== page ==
The Monitoring the Future (MTF) survey is administered every spring to approximately 50,000 total students randomly selected in grades 8, 10, and 12. Surveys are administered annually at approximately 420 public and private middle schools and high schools that are representative of the U.S. student population at each of the three grade levels. As many as 350 students from each school can be selected to fill out survey questionnaires, whenever possible, in a classroom and during a regular class period. At schools with fewer than that number of students, all students are invited to participate. In schools with more than 350 students, a subsample is selected. The survey is funded by the National Institute on Drug Abuse at the National Institute of Health (NIH) and administered by the Survey Research Center in the Institute for Social Research at the University of Michigan, Ann Arbor.
The MTF survey was first administered in 1975 to 12th graders, when it was known as the National High School Senior Survey. Since 1991, the survey has included respondents in the 8th and 10th grades. A random sample of each graduating class is determined, and every two years a questionnaire is mailed to the home address of each student selected, along with a self-addressed, stamped envelope for return of the survey and nominal monetary compensation for its completion.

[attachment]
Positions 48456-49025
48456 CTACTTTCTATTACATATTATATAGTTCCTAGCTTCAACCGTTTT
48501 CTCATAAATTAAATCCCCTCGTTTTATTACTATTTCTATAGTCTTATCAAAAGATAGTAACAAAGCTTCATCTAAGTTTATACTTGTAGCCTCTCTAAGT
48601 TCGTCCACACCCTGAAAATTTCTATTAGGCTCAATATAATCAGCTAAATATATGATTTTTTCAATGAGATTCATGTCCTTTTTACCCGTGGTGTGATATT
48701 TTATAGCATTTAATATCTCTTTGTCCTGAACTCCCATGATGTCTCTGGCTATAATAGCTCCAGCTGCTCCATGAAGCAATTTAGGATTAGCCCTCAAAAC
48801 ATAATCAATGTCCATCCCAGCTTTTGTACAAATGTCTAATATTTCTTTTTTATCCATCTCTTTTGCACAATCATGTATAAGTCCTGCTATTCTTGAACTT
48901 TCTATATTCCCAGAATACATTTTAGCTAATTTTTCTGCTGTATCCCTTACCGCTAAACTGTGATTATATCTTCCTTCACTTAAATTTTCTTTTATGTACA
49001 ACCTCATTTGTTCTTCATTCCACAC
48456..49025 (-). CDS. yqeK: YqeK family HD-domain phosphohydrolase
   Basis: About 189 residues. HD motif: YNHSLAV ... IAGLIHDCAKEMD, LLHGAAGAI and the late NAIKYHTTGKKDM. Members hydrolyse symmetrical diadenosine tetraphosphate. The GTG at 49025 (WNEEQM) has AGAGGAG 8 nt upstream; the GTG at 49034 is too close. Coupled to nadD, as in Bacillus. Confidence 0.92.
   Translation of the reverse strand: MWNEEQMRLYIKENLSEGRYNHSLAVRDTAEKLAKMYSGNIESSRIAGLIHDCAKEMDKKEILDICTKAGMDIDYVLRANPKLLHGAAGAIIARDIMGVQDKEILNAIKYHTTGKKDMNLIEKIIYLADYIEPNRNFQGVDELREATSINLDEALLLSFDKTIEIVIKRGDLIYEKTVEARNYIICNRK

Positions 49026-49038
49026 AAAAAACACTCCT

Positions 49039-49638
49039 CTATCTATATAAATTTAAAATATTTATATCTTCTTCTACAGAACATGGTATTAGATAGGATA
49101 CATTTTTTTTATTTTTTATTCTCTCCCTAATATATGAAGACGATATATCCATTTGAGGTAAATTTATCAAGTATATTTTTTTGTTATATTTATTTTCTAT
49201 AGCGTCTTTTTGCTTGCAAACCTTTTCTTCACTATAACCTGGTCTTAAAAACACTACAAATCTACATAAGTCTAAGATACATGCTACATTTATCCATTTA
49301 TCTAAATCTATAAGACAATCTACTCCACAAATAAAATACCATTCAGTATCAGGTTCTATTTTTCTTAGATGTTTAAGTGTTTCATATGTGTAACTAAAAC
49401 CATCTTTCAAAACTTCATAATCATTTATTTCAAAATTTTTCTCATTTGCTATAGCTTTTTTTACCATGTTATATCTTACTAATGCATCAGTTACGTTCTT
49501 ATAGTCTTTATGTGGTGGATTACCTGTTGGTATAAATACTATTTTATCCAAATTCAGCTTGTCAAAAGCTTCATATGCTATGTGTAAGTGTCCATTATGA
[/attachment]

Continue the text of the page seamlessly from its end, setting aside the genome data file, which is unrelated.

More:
Survey and follow-up questionnaire respondents are asked about legal and illicit drugs, crime, social and ethical views, environmental issues, the changing roles of women in society, and social institutions. The same set of questions is asked of each cohort over a period of years, when enables researchers to compare the answers to individual questions and determine if, and how, the behaviors and attitudes of young people in the United States are changing.
According to the Survey Research Center, the study’s design allows researchers to examine four kinds of changes: (1) changes connected to environment (e.g., middle school, high school, college, workplace) or transitions in life (e.g., moving out of the parent’s home, marriage, parenthood); (2) period effects, or changes across all the age groups surveyed during a particular year; (3) age effects, or developmental changes that show up consistently in survey panel after survey panel; and (4) cohort effects, or consistent differences observed between class cohorts over time. Government officials, policymakers, health officials, and researchers use the results and general trends of the MTF survey to monitor the behaviors and attitudes of adolescents and young adults throughout the United States.
- National Institute of Health, National Institute of Drug Abuse. (2012). Monitoring the Future survey. Retrieved from http://www.drugabuse.gov/related-topics/trends-statistics/monitoring-future
- Survey Research Center in the Institute for Social Research at the University of Michigan. (2010). Monitoring the future. Retrieved from http://monitoringthefuture.org/